August 19, 2012

You didn't win that

Where's my cut?
Taking a page out of the Elizabeth Warren-President Obama handbook on success, it's time we apply their logic to a broader spectrum.  For those of you who missed it, the president took Massachusetts senatorial candidate Elizabeth Warren's argument about business owners not being responsible for their own success, and he ran with it.

Now maybe it makes sense to the president who seems to have a predilection for lifting speeches or ideas, this one included.  So maybe he should be forgiven because clearly, he didn't build that argument.  So his worldview truly conforms with what he is saying.  He really believes it.

But let's take that success measure he espouses and apply it to the rest of the country, not just business owners.

Michael Phelps - those gold medals, you didn't win them, someone else did that.

Sean Penn - those Academy Awards, you didn't win them, someone else did that.

Kanye West - that Grammy Award - you didn't earn that, someone else did.

Oprah Winfrey - that media empire - you didn't make it, someone else did that.

Fareed Zakaria - you didn't write that, someone else did. (Oh, wait...)

Chris Matthews - you didn't build that 6 person audience, someone else did.

John Stewart - you're not funny, someone else is.

Paul Krugman - you didn't invent tinfoil, you only wear the hat.

New York Yankees - you didn't win all those World Series, someone else did.

Socrates - You didn't teach those students, someone else did that.

Shakespeare - you didn't write all those great plays, someone else did that.  Ditto for you Francis Bacon.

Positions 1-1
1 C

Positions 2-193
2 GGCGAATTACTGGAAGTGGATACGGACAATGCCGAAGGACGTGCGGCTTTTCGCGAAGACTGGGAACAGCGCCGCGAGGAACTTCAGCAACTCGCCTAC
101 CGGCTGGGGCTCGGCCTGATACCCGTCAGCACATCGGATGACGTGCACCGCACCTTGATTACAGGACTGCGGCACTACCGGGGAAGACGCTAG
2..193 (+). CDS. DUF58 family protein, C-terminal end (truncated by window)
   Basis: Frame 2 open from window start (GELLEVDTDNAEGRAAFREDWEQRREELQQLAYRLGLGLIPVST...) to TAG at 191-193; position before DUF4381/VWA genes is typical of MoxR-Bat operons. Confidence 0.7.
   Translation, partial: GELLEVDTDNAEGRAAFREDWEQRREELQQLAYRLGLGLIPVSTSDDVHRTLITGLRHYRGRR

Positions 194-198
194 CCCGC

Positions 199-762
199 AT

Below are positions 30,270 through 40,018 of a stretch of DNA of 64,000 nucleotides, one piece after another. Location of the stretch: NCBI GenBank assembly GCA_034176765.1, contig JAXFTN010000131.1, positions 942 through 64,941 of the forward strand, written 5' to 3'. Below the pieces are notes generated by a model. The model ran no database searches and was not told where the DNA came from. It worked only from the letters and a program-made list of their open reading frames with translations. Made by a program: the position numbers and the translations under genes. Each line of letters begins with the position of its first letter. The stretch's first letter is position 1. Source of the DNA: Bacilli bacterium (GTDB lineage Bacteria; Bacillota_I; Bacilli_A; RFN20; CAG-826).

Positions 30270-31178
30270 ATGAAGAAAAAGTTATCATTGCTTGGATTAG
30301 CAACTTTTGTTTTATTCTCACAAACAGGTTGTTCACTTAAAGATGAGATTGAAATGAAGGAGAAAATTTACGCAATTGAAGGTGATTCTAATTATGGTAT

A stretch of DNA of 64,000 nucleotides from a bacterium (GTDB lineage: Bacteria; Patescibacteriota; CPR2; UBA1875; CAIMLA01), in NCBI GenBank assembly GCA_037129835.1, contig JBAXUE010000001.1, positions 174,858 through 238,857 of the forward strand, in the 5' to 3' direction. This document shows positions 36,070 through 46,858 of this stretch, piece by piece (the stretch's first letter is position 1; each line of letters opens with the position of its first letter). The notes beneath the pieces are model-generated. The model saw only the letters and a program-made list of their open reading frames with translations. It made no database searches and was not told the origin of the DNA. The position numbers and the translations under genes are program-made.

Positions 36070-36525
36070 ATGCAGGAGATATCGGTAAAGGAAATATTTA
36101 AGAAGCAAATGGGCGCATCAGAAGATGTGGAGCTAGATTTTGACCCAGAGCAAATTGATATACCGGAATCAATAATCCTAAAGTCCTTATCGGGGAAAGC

Albert Einstein - you didn't come up with a theory of relativity, someone else did that.

Muhammad Ali - you didn't win all those fights, some guy named Cassius Clay did...

Thomas Edison - you didn't invent and patent a gazillion things, someone else did that.

America - you didn't win the Revolutionary War, someone else did that.

This list could go on forever, but there's a point.  Those people are regarded as successes for their own accomplishments and so should those who create thriving, successful businesses.  I don't recall Sean Penn thanking the fire department in any of his Academy Award acceptance speeches.  There should be no double standard but it seems like maybe they only want to apply that shared accomplishment caveat to businesses.

But if everyone is responsible for every success, then no one is really successful.  There are no heroes because there are no successes.  A success is defined as the achievement of an aim or purpose.  The purpose of building a road or having a fire department is not to make sure a bakery succeeds.  The purpose is to enable movement or prevent fires.  The establishment of those things have their own definitions of success.  They do not share in the success of the baker or the shoe store.

For those of us who live in the real world - Michael Jordan is indeed his own success and he deserves all the credit. Sure, his coach was an enabler, but if the success belongs to his coach then why wasn't he on those highlight reels making those amazing dunks.  I only remember seeing Jordan doing that.

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